Since the events of September 11, the majority of companies in America have made performing pre-employment background checks standard procedure. However, most educational institutions have not kept the same pace with their employment screening programs, and may not check faculty members for criminal histories. The following excerpt is from a story that was published in the Pittsburgh Post-Gazette and exemplifies why all companies and institutions should conduct background checks.
Paul Krueger, a Penn State professor, was well liked by his students and praised by his colleagues. Krueger was more than qualified to work as a professor at Penn State, having earned two doctorate degrees and had an extensive resume working not only at other academic institutions, but also in corporate America. By the looks of his employment history and his academic credentials there was no reason to run a criminal background check on him and no reason not to hire Krueger.
To their surprise, university officials learned that Krueger was charged and found guilty with murdering three people in 1965. He was 17 when he committed the murders and served 13 years in prison for the crime. In 1979 he was paroled and crept into the corporate and academic world landing job after job, with no one picking up his conviction. After the news that his conviction was uncovered, Krueger resigned.
Krueger's story should act as a reminder as to why all organizations and institutions should run background checks.
HireRight's extensive background checks have revealed numerous cases of fraudulent information. The following instances show the creative ways people try to use false information to obtain job opportunities:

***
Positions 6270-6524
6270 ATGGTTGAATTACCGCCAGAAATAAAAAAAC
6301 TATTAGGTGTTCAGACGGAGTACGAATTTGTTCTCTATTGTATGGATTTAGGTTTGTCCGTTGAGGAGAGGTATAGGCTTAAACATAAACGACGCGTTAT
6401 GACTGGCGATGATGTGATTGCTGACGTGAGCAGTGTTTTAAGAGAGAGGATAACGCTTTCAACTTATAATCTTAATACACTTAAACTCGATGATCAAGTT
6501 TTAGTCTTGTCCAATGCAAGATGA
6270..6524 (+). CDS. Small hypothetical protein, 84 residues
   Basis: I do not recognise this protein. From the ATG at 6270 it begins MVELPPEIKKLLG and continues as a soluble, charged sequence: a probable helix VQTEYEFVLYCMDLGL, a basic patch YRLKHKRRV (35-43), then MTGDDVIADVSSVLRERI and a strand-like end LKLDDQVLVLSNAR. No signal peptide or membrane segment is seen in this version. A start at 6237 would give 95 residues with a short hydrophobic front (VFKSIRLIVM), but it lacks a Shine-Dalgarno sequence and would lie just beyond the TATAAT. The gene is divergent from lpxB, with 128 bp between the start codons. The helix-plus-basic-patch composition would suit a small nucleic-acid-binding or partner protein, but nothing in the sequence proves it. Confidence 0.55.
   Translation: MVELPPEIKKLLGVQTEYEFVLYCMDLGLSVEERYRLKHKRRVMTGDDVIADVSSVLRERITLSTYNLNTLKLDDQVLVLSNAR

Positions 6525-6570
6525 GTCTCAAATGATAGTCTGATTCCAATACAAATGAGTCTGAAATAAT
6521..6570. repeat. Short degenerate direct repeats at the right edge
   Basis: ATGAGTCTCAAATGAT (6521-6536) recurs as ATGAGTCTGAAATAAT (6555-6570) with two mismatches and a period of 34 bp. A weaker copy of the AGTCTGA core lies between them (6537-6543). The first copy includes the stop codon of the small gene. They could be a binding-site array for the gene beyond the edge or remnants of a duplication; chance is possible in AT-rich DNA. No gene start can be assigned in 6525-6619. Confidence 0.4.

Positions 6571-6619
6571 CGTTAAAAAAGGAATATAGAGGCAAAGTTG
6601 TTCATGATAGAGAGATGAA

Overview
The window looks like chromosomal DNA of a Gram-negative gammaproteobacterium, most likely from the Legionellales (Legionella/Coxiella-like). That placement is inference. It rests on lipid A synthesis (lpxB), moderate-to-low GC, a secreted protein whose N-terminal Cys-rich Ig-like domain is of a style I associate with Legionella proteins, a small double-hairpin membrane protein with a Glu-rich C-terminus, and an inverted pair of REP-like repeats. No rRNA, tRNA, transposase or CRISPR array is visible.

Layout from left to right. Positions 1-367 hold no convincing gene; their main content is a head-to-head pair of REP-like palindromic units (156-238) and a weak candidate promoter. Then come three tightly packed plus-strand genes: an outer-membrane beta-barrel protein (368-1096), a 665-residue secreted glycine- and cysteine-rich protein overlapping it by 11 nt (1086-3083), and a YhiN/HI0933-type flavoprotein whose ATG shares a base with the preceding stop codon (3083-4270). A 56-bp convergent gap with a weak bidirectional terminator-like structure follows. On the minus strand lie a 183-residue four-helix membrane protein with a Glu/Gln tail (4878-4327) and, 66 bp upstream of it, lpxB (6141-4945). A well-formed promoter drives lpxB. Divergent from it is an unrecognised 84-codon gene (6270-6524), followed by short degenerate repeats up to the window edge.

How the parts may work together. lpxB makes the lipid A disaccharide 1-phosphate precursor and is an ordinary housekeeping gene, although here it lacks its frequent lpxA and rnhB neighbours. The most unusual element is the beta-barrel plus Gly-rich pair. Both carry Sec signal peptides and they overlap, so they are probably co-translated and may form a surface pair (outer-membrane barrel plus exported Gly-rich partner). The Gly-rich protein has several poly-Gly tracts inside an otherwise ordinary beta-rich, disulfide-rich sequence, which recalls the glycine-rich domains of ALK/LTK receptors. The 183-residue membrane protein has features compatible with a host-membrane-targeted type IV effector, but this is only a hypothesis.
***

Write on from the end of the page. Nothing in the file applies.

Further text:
A man put on his application that he received a bachelors degree from the University of Maryland. The verifier could not find any records of him attending the university. The verifier then contacted the applicant who explained that he attended the school, but never actually enrolled at the University of Maryland. He stated that he went to school with his girlfriend every day, attending all of her classes for four years, therefore earning his degree. He then admitted that he had put the degree on his resume for the past 10 years but was never caught, and said, "You aren't going to tell the employer, are you?"
One applicant put on his resume that he worked for an Arizona prison. As it turned out, he didn't work for the prison, but was an inmate. Making license plates was the extent of his work.
Sometimes an applicant is required to fax over a copy of the diploma if education credentials cannot be verified directly with the institution. There was a case in which a woman stated that she received her bachelor degree and would fax it over to HireRight. When the fax was inspected, the verifier noticed that the degree received was a "Batchelor" Degree.
When one applicant was asked why his brother's name was on his diploma, he replied that he had used his brother's name in school! Nice try.
Another applicant, apparently not happy with his own record, applied for a job using the name and social security number of a dead person.
Free Report: Business Guide to Employment Background Checking
Learn nine background screening best practices by downloading:
Business Guide to Employment Background Checking